25th May 2020
From medieval Florence to modern-day Berlin, a film shot on both Super 8 and digital video, with a professional actor and professional sound engineer / cameraman. And all on no budget, as usual.
This is a retelling of ‘Inferno’ or Hell, an epic poem by Dante.
Dante Alighieri born around 1265 in Florence during a turbulent time of political infighting. He studied to be a pharmacist, and books actually were sold in pharmacies at this time.
Dante is most famous for his Divine Comedy, a three-part poem, starting in Hell, Part 2 in Purgatory and finally Part 3 in Paradise. Of these, ‘Inferno’ is by far the most widely-read.
The poem starts with Dante in a dark wood, having ‘lost his way’. The poem is full of allegory and symbolism, the dark wood representing uncertainty and danger, as he has stepped off the path to God and salvation. He meets the Roman poet, Virgil (70 BC – 19 BC), who acts as a guide. Virgil will help to get Dante back ‘on the right path’ but this will mean going through the Inferno.
What follows is a journey where Dante sees the souls or ‘shades’ of the dead who are being eternally punished, in appropriate ways, for their sins on Earth. The Inferno is arranged in nine circles, the ninth being reserved for Lucifer.
As the two poets descend, the crimes, and the punishments get worse, until, finally, in the lowest circle, Dante sees the Devil.
This poem is a major work of European and World art, inspiring countless artists, including the German Gustav Dore, who etched these pictures.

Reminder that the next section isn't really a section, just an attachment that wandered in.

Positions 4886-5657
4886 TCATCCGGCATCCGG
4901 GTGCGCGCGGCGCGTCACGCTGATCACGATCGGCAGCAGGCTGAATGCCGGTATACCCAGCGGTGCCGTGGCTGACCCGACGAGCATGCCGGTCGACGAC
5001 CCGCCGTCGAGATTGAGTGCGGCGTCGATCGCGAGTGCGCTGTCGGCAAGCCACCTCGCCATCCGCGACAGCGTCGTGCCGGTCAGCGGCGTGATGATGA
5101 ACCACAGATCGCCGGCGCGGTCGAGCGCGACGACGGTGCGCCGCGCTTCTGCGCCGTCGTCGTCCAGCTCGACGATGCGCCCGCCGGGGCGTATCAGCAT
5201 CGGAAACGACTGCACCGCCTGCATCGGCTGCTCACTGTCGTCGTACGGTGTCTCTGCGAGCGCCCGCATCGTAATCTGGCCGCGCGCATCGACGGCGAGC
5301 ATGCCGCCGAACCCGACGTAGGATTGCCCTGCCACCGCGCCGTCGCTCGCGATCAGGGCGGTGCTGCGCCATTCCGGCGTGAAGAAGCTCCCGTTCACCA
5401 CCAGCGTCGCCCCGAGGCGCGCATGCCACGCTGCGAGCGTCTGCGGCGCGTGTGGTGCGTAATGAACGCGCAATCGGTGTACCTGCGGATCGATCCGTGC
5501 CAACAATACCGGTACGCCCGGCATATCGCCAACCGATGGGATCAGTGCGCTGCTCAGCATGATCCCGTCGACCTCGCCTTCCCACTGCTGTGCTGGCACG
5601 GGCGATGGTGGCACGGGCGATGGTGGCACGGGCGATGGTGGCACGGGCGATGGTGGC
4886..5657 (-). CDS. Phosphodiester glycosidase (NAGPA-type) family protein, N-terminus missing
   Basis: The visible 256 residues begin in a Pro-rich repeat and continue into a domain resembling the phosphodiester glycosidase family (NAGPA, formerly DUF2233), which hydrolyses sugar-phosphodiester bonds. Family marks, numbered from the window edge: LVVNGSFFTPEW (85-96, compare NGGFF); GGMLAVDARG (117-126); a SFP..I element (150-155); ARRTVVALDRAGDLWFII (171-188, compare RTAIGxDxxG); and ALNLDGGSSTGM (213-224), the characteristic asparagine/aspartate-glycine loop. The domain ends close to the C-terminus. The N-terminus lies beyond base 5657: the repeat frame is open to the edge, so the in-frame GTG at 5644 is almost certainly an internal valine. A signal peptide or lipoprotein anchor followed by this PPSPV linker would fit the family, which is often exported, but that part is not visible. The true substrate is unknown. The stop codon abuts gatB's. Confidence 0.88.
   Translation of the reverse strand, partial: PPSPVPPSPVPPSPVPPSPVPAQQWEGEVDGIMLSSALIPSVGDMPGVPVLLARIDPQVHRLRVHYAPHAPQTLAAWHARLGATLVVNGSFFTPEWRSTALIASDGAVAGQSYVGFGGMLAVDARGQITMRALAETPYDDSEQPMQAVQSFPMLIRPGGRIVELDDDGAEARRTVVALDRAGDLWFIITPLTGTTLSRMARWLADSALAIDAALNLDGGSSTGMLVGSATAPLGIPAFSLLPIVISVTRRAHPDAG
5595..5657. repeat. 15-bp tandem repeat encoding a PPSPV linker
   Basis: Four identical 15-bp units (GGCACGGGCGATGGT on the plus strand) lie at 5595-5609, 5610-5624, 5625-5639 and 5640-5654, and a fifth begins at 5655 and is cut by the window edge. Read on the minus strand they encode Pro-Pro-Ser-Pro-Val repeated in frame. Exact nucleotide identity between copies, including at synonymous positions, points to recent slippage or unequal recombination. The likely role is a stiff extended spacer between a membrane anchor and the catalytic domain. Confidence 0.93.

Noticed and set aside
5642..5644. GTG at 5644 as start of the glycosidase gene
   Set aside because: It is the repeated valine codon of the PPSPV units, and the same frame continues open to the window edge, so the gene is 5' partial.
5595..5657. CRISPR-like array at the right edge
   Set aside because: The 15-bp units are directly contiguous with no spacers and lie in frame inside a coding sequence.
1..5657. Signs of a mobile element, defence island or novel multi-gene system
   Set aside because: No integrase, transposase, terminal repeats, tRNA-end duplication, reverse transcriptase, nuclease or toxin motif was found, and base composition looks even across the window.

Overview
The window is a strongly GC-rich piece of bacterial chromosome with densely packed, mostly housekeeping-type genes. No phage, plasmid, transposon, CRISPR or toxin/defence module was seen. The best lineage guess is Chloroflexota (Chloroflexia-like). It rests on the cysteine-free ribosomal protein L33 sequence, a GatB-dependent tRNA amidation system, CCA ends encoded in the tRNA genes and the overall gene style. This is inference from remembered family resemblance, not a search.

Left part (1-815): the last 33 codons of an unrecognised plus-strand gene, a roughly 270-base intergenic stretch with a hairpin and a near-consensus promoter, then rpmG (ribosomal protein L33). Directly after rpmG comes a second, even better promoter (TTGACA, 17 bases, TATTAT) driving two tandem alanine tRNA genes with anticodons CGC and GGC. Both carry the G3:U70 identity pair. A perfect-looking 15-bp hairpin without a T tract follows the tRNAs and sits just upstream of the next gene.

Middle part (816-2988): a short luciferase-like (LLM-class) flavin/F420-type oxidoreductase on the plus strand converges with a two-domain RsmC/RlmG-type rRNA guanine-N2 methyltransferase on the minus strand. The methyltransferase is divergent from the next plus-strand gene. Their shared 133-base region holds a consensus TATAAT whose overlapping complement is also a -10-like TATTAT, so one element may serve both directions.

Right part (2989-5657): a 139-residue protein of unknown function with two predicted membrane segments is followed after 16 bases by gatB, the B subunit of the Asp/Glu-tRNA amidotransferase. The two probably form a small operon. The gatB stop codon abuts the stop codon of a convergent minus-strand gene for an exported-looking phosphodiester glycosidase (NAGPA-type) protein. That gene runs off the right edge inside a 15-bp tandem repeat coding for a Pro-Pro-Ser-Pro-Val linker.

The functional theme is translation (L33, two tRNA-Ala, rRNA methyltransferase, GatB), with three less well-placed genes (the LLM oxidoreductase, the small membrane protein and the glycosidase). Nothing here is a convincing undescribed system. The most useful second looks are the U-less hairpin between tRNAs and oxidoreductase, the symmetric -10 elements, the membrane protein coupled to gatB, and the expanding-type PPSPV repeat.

Dante had an idealised love, a young lady called Beatrice, and her purity gives Dante the courage to continue his horrific quest.
In the film, I have a young lady (Katerina) who reads by a small river holding a lily (the symbol of Florence). A man sees her and goes to speak to her, but she goes, leaving a book behind – the book is the Aenid by Virgil.
The Man then walks through modern day Berlin, to reach his salvation.
I used the new dome of the German Parliament building, the Reichstag, to represent the circular arrangement of Dante’s Inferno, and the Man walks over, or by, several rivers, symbolising the rivers of Hell.
For the crimes against nature, I updated the book to mean environmental issues; the Man walks against a skyline criss-crossed with electric wires and factory smokestacks, like Blake’s ‘dark Satanic mills’.
We also filmed at Sachsenhausen Concentration Camp, which is in north Berlin, to represent the unspeakable horrors of genocide, all genocide perpetrated by any nation against any person due to race, religion, sexuality or politics.
Many thanks to my team who all worked and contributed their time and talents for free:
Mr Martin O’Shea, Mr Philipp Pressmann, Ms Manuela Fresard & Ms Katarina Worner.
All the technical, digital camera-work and editing was done by Herr F.T. Pen, and the incredible foley artist Herr Max Bauer.
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